Britney Spears fans were given a shock early on Monday (26Dec16) after she was targeted in an online death hoax.
The official Twitter account for Sony Music Global fell into the hands of hackers, who claimed the 35-year-old pop superstar had died.
"Britney spears is dead by accident!," read the first post. "We will tell you more soon #RIPBritney."
A follow-up tweet added, "RIP @britneyspears #RIPBritney 1981-2016".
The unauthorized messages have since been deleted, and Britney's manager, Adam Leber, has assured fans the singer is alive and well.
"Britney is fine and well," he told CNN, adding of the Sony Twitter posts, "I assume their account has been hacked. I haven't spoken to anyone... as of yet but I am certain their account was hacked...
"There have been a few Internet clowns over the years who have made similar claims about her death, but never from the official Sony Music Twitter account."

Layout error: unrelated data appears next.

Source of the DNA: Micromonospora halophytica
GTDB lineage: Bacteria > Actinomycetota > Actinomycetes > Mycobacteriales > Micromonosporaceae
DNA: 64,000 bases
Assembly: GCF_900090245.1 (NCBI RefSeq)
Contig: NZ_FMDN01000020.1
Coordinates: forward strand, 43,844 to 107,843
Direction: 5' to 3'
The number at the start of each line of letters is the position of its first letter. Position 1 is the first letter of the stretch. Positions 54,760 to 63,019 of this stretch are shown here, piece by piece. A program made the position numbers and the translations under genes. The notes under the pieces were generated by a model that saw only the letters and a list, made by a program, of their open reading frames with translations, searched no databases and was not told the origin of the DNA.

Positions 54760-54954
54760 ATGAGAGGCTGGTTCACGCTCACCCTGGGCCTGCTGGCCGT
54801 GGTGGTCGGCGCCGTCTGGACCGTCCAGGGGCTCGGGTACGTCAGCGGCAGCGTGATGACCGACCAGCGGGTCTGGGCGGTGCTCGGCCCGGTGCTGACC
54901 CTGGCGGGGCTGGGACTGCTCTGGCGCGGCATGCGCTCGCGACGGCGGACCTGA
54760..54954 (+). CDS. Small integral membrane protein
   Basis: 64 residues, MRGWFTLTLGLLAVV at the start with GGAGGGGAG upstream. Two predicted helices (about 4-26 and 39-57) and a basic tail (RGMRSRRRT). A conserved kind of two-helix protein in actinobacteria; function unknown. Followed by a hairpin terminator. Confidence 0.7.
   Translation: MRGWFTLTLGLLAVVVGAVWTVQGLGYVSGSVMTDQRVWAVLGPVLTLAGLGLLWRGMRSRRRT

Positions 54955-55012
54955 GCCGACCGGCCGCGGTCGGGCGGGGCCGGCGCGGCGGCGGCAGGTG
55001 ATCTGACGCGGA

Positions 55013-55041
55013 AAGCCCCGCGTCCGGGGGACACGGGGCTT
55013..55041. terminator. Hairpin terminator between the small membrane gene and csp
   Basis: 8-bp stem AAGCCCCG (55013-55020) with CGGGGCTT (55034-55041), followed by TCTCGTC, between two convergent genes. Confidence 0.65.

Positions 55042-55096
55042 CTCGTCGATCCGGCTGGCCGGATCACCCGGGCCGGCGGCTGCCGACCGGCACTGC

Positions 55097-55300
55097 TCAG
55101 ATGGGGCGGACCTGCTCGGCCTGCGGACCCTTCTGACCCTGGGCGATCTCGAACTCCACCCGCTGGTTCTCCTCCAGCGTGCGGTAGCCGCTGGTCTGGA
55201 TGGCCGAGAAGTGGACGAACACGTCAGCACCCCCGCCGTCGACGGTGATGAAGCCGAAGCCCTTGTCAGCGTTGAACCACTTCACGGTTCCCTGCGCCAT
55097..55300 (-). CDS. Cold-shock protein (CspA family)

Sony officials have since issued a statement confirming the unauthorized posts and apologizing to Spears for the security breach.
"Sony Music Entertainment's Twitter account was compromised," reads a statement issued by firm representatives. "This has been rectified. Sony Music apologizes to Britney Spears and her fans for any confusion."
The Sony Music Global Twitter account wasn't the only one to fall victim to hackers - it seemed Bob Dylan's official page had also been compromised, after a tribute to the Toxic hitmaker popped up online immediately after the fake death report.
"Rest in peace @britneyspears", the tweet read.
A representative for Dylan has yet to comment on the reported Twitter cyber attack, which is thought to be the work of pranksters at notorious hacker group OurMine Security.
Meanwhile, Britney has been spending the holidays with her family and her last Instagram post, shared on Sunday night (25Dec16), featured a photo of her sons Sean and Jayden in camouflage gear, enjoying a day of outdoor adventures.
"Some good hunting and zip lining for the holidays!," she captioned the snap. "Merry Christmas!!"
It's not the first time Sony has been targeted - the email server of the company's movie division, Sony Pictures, was illegally accessed in 2015, exposing thousands of internal messages.